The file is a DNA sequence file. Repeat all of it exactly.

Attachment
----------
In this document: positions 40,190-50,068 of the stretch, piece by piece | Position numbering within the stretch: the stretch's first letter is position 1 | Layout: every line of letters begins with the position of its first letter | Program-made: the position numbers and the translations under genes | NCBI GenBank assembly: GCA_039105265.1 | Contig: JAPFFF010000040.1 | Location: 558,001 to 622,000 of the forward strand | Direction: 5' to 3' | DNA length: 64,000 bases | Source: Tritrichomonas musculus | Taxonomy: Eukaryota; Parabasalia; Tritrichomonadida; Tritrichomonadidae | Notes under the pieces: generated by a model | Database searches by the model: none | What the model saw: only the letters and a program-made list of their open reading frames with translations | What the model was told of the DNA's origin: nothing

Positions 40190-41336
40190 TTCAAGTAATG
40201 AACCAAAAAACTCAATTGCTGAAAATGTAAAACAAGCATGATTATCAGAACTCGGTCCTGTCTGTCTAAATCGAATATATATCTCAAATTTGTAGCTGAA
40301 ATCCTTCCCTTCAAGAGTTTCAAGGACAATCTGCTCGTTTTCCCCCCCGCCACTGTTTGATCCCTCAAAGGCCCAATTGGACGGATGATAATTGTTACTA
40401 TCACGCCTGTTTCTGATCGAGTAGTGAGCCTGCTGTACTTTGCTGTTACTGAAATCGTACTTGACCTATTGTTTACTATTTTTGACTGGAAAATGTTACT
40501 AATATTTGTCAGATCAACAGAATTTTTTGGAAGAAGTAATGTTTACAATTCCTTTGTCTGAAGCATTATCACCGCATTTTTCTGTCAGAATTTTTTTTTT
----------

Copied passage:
In this document: positions 40,190-50,068 of the stretch, piece by piece | Position numbering within the stretch: the stretch's first letter is position 1 | Layout: every line of letters begins with the position of its first letter | Program-made: the position numbers and the translations under genes | NCBI GenBank assembly: GCA_039105265.1 | Contig: JAPFFF010000040.1 | Location: 558,001 to 622,000 of the forward strand | Direction: 5' to 3' | DNA length: 64,000 bases | Source: Tritrichomonas musculus | Taxonomy: Eukaryota; Parabasalia; Tritrichomonadida; Tritrichomonadidae | Notes under the pieces: generated by a model | Database searches by the model: none | What the model saw: only the letters and a program-made list of their open reading frames with translations | What the model was told of the DNA's origin: nothing

Positions 40190-41336
40190 TTCAAGTAATG
40201 AACCAAAAAACTCAATTGCTGAAAATGTAAAACAAGCATGATTATCAGAACTCGGTCCTGTCTGTCTAAATCGAATATATATCTCAAATTTGTAGCTGAA
40301 ATCCTTCCCTTCAAGAGTTTCAAGGACAATCTGCTCGTTTTCCCCCCCGCCACTGTTTGATCCCTCAAAGGCCCAATTGGACGGATGATAATTGTTACTA
40401 TCACGCCTGTTTCTGATCGAGTAGTGAGCCTGCTGTACTTTGCTGTTACTGAAATCGTACTTGACCTATTGTTTACTATTTTTGACTGGAAAATGTTACT
40501 AATATTTGTCAGATCAACAGAATTTTTTGGAAGAAGTAATGTTTACAATTCCTTTGTCTGAAGCATTATCACCGCATTTTTCTGTCAGAATTTTTTTTTT